- Next-generation desktop performance HD designed to intensify PC experience
- Improved Architectural Designs, Data Protection. Superior responsiveness
Fantastic drive 12/03/2013
We recently purchased three of these drives for use in a RAID5 array. The performance is exceptionally good for 7200 RPM drives, even outpacing an array of older 10K SAS enterprise disks. In an array, we see over 260MB/s sustained throughput with very low latency. We have quite a few (more than 30!) of the previous WD Black 4TB models (WD4001FAEX). In a similar configuration the old model topped out at 180MB/s throughput with dog-slow latency. Western Digital advertises a 48% performance increase. Our measured 44% gain isn't quite that high, but it is both impressive in and of itself and in array-mode rather than single drive.
The snappy performance of these disks shows in real-world use as well. Booting virtual machines off the WD4003FZEX array isn't SSD-fast, but it certainly isn't the slow process that previous WD drives gave. Performance when hitting the drives with multiple i/o streams is also tangibly quicker. Running an iSCSI target on an array of the previous 4TB drives (or any other SATA disks with less than 10K speed for that matter) dramatically slowed throughput for other applications. The new WD drives still suffer, but with a 1GbE iSCSI connection, the connection speed is the limiter rather than the drives. Overall performance remained acceptable. The only way you are going to do better is to use SSDs or enterprise 15K SAS drives. Either way, you're looking at paying twice as much for a tenth the capacity.
I also installed a single drive in a workstation for diagnostic testing (more below). This gave the opportunity to check for noise levels - not something possible in a screaming storage server. Comparing the disk to the two installed previous 4TB models showed similar noise levels - low for both - but less vibration. In cases lacking isolated drive mounts this should translate into less overall noise.
Shipping hard drives remains problematic for Newegg. We stopped purchasing OEM drives from Newegg some years ago because of the damage incurred from a unprotected disk banging around inside a large box. A sale price on these drives made taking a flyer worth it.
The good news is that Newegg shipped the drives in form-fitting individual air packs. The bad was that the packs still came loosely packed in an oversized box and one antistatic bag had a mangled corner. The corner of this disk was dinged slightly as if it bumped into something during the transfer from the WD 20-pack bulk box to Newegg's cushioned drive bag. This was the drive I put into a workstation to run WD's diagnostics on. No problems found, so not worth the RMA.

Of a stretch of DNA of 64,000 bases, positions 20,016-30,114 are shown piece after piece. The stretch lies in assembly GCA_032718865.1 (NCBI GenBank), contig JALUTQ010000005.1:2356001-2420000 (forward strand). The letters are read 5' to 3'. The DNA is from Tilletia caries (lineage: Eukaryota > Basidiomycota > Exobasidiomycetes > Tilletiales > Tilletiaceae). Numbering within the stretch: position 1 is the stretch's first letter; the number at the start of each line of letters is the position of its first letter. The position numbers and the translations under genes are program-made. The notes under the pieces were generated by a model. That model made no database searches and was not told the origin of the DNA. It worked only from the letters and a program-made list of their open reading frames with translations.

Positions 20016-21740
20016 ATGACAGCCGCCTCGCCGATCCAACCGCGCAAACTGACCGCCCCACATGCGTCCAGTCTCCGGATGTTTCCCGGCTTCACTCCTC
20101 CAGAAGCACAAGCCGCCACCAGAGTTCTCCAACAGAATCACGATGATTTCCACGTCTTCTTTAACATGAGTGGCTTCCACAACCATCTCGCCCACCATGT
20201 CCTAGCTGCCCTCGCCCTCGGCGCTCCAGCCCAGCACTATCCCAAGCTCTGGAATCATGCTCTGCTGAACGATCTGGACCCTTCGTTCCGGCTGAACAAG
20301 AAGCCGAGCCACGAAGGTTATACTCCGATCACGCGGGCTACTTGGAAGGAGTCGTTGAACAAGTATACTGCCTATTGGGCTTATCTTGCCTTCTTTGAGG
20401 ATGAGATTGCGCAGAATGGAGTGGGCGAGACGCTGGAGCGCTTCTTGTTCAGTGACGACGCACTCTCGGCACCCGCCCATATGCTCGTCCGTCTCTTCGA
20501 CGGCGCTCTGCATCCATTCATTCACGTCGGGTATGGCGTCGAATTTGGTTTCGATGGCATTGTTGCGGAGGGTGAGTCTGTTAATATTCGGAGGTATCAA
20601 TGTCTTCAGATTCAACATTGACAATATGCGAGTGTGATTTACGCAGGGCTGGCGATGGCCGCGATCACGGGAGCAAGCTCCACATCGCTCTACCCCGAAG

These drives are backed by WD's 5-year warranty. We now exclusively use WD for all SATA drives because of their RMA policy. In the case of a failure, WD ships a replacement drive when the warranty claim is submitted rather than after the broken drive is received. You then have 30 days to return the failed drive.
That said, I would hesitate to buy only one of these drives unless your data is safely stored in a second location. Four TB is a lot to lose if and when the drive fails. After only a couple weeks use I obviously can't say anything about reliability other than no DOAs. We currently have close to 250 drives between all our servers and workstations here in the US and in branch locations. We see a failure rate of about 10% in the first 18 months and, on older systems, an additional 10% after 4 to 5 years. Granted, our systems don't live in large, dedicated data data centers with optimal cooling, but the failure rates we see are close to what backup providers report. In other words, plan for failure.
There is also much online hand-wringing over how the WD Black series compares to the RE (Raid Edition) drives. As the name suggests, RE drives are optimized for raid arrays where if a drive goes through extensive error recovery routinizes it will be dropped from the array. That makes perfect sense in hardware raid boxes.
Modern processors have ample horsepower to drive R5 or R6 arrays, and fault tolerant file systems can compensate for a drive going offline momentarily. Most of our data storage (as a commercial photo outfit we have a lot!) resides on Linux boxes with ZFS arrays. Windows now offers REFS for Server 2012. That's where our trio of WD4003FZEX drives resides, serving multiple iSCSI targets for both local and remote workstations.
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